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This is the first account of Jarawara, a Southern Amazonia language of great complexity and unusual interest, and now spoken by less than two hundred people. It has only two open lexical classes, noun and verb, and a closed adjective class with fourteen members which can only modify a noun. Verbs have a complex structure with three prefix and some twenty-five suffix slots. There is an eleven-term tense-modal system with an evidentiality contrast (eyewitness/non-eyewitness) in the three past tenses. Of the two genders, feminine and masculine, feminine is unmarked. There are at least eight types of subordinate clause constructions, including complement clauses, relative clauses, coreferential dependent clauses, and "when," "if," "due to the lack of" and "because of" clauses.There are only eleven consonants and four vowels but an extensive set of ordered phonological rules of lenition, vowel assimilation and unstressed syllable omission. There are four imperative inflections (with different meanings) and three explicit interrogative suffixes within the mood system. The book is entirely based on field work by the authors.
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R. M. W. Dixon is Adjunct Professor at the Cairns Institute, James Cook University. His pioneering fieldwork on Australian Aboriginal languages began in the 1960s and led, among many other works, to grammars of Dyirbal and Yidin, culminating in Australian Languages: Their nature and development (CUP 2002). His other books include A Grammar of Boumaa Fijian (U Chicago Press 1988), Ergativity (CUP, 1994), The Rise and Fall of Languages (CUP 1997) and A Semantic Approach to English Grammar (OUP 2005). The hardback edition of The Jarawara Language of Southern Amazonia (OUP 2004) was winner of the 2004-5 Leonard Bloomfield Prize,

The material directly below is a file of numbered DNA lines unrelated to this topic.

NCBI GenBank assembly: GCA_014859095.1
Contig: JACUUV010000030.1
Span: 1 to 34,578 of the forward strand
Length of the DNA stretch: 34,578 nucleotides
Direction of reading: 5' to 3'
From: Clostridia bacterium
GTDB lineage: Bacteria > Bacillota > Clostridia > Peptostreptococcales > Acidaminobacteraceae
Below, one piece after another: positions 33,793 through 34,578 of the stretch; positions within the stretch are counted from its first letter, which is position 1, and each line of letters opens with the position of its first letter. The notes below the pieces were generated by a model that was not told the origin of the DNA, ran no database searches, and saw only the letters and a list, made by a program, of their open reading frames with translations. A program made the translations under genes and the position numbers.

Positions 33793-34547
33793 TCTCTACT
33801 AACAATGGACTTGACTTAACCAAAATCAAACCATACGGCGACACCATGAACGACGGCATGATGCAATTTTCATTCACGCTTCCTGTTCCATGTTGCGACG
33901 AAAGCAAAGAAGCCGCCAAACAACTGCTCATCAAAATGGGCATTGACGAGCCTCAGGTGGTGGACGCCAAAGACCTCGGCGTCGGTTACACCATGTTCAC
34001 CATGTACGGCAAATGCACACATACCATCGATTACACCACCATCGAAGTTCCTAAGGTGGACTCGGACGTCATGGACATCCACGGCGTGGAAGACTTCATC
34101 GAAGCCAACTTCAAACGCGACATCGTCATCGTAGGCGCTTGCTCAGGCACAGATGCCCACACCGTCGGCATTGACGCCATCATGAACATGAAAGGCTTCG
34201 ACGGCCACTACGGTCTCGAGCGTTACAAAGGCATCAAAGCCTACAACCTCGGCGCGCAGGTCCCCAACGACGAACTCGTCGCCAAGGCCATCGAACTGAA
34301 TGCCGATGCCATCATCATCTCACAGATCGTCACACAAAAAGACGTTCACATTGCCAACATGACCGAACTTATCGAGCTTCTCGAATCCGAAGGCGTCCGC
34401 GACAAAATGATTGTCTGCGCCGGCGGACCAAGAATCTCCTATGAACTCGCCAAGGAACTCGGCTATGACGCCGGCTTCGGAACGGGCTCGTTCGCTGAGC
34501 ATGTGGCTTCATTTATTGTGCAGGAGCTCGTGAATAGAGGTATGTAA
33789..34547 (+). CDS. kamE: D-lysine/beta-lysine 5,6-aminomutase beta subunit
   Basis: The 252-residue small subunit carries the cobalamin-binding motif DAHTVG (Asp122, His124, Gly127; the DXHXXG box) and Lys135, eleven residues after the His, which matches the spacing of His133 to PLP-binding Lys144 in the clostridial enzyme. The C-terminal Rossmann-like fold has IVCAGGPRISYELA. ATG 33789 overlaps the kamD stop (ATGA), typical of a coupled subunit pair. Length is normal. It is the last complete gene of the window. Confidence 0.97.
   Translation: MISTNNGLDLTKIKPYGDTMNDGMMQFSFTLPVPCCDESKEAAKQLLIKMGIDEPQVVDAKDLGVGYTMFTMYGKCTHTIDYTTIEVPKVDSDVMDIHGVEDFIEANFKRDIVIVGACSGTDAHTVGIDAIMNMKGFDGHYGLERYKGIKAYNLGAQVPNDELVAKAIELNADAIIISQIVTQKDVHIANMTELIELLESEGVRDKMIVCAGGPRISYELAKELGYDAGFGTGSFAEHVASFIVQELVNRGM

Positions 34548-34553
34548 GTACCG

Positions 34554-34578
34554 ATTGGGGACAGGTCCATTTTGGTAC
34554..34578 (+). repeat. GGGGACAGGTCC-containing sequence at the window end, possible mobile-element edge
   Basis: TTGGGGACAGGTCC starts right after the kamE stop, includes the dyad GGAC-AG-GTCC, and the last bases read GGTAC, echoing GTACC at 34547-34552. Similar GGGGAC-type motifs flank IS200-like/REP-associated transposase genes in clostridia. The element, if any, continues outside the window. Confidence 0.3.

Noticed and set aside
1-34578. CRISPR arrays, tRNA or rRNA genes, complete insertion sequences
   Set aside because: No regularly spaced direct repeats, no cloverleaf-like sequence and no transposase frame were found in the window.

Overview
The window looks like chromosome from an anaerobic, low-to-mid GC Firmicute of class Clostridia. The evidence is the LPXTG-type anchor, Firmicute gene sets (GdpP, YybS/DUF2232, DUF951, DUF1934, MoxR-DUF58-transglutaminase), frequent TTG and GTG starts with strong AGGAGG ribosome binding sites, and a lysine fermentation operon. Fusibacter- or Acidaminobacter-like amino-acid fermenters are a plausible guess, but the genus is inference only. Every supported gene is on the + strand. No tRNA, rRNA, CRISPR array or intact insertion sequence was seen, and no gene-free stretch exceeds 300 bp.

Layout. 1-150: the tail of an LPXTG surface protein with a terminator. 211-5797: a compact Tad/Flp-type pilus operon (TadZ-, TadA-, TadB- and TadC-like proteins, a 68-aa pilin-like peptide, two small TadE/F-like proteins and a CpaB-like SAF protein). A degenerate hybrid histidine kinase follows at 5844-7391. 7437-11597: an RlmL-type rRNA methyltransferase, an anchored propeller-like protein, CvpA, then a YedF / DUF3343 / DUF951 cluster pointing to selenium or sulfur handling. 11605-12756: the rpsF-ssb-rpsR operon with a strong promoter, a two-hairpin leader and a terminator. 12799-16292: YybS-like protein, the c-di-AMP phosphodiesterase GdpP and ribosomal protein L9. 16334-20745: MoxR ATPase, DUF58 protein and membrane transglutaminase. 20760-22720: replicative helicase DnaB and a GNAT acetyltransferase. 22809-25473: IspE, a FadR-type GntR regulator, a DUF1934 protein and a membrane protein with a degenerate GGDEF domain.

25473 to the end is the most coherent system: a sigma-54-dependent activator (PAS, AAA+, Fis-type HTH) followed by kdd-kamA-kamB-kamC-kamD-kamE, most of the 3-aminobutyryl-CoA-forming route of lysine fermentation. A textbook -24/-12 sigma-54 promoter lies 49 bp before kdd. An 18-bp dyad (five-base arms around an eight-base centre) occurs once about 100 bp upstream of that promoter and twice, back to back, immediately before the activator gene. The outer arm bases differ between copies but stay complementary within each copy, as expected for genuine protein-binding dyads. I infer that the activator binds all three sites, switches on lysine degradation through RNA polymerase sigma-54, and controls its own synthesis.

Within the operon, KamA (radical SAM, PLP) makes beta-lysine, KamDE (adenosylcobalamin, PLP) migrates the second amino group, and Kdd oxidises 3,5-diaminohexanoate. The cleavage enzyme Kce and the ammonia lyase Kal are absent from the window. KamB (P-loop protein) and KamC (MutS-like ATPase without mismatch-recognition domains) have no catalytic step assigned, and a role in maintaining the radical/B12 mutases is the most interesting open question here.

Review from previous edition: "This is, in many ways, a near-perfect model of how a descriptive grammar of ANY language should be presented. Although the grammatical treatment and exposition are excellent, for me, one of the best parts of the book are the examples and how they are presented."
--Michael W Morgan
"Who said a descriptive grammar should not also be a good read?"
--Michael W Morgan
"A fundamental grammatical description of this sort - complete with glossed texts, dictionary materials, a wealth of diachronic insights, and authoritative social and cultural information about the speakers - might be expected to constitute the crowning achievement in a lifetime of successful
effort. For this author, however, it is merely another in a long roster of outstanding linguistic accomplishments that promise to continue unabated."
--Edward J Vajda, Western Washington University
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